Born in Ireland in 1945, Scully was raised and educated in London. In 1975, he moved to New York where he was immediately influenced by the geometric and color field painters working in that city: Barnett Newman, Ad Reinhardt, and, especially, Mark Rothko. Abandoning the figurative work he was pursuing at the time, Scully began working with the deliberately reduced set of motifs that have occupied him for the last twenty plus years.
Scully gathers his motifs from everyday experience; he looks at doors, windows, road maps, and uses photography "as a means of defining the parameters of his own visual world". He does not depict the world but finds in the world visual experiences that correspond to his artistic mission, one that seeks to portray the richness of human experience.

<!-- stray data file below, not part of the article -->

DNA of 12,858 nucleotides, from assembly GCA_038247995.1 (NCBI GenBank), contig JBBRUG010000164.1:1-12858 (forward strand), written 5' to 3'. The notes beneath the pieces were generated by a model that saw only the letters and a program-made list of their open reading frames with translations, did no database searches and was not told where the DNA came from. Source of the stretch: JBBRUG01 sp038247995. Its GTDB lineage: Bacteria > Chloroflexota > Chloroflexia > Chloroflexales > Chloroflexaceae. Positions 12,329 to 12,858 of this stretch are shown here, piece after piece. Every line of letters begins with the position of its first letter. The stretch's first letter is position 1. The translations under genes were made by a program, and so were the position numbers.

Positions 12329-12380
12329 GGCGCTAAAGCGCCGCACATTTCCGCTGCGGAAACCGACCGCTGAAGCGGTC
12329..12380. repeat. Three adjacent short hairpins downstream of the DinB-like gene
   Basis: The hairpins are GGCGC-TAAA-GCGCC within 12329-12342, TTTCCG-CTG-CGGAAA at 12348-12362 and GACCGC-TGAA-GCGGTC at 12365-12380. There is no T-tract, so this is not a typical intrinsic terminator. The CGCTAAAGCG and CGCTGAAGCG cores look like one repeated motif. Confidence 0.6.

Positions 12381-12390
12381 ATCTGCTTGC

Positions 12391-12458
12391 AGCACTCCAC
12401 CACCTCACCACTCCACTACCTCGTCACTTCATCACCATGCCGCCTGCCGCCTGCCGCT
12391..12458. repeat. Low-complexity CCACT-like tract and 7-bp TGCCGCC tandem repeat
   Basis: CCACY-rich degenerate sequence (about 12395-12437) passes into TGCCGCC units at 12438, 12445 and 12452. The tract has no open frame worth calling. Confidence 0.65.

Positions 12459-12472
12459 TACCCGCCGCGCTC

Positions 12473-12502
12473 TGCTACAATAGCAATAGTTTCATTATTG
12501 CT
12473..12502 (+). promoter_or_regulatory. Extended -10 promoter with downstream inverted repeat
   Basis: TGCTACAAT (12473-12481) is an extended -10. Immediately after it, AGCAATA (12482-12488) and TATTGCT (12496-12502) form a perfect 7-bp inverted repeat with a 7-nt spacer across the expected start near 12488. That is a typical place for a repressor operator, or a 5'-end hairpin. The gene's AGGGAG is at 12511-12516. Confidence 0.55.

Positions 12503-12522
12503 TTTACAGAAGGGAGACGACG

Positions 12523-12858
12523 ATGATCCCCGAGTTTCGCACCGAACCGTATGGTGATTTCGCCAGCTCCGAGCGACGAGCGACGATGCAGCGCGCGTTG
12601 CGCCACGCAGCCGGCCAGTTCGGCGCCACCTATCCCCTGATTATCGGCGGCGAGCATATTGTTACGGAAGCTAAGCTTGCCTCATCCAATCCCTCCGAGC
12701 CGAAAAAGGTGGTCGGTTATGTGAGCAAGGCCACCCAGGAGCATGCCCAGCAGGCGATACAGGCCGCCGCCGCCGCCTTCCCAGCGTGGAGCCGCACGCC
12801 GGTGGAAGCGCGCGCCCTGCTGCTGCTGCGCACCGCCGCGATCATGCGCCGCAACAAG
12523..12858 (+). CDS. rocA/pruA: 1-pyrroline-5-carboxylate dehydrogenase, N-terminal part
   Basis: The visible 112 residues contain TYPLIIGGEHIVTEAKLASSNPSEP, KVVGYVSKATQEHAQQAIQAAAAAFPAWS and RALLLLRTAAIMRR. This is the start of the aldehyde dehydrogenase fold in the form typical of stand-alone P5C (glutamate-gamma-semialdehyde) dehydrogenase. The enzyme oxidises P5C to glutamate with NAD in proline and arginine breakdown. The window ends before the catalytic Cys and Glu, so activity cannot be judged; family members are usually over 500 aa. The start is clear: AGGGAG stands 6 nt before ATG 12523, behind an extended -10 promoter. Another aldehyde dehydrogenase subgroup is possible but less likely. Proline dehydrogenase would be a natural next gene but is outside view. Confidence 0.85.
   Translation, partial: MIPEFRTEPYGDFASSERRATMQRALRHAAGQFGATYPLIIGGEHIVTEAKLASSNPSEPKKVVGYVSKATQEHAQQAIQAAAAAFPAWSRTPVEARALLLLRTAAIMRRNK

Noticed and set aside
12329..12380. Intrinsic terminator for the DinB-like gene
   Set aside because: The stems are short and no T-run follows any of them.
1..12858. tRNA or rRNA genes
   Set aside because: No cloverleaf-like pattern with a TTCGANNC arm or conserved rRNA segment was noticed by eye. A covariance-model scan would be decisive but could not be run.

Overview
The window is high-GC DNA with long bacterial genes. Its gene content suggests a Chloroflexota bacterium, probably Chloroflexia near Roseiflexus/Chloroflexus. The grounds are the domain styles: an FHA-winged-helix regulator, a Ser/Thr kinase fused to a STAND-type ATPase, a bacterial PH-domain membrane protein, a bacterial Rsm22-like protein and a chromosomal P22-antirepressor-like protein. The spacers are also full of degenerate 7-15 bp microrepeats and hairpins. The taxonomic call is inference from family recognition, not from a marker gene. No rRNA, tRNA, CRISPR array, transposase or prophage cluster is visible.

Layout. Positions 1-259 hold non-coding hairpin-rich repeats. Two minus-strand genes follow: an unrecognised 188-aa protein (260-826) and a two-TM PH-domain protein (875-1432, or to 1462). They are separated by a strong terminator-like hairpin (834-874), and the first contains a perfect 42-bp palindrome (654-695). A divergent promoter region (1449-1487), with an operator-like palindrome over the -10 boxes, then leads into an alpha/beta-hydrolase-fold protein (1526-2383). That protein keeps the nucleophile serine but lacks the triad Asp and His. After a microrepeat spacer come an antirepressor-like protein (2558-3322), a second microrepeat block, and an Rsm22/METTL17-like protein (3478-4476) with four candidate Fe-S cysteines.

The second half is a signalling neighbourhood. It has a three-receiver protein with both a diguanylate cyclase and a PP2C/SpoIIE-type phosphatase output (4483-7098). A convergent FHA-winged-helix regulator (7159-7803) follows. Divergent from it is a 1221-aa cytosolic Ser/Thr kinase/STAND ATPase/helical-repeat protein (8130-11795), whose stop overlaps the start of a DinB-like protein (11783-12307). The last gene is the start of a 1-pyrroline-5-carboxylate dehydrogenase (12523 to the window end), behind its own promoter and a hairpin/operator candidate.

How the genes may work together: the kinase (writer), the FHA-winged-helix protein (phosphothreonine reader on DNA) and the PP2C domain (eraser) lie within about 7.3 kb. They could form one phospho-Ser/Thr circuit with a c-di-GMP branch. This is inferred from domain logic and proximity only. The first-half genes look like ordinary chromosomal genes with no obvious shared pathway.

To Scully, this humanism is expressed through color; more explicitly, through the relationships between the colors of his characteristically dark and understated palette. The reduction of formal elements to stripes and squares allows the color relationships to be of utmost importance. In the indefinite transition zones between colors, Scully exposes the "mystery of ambivalence and uncertainty" that permeate the human experience.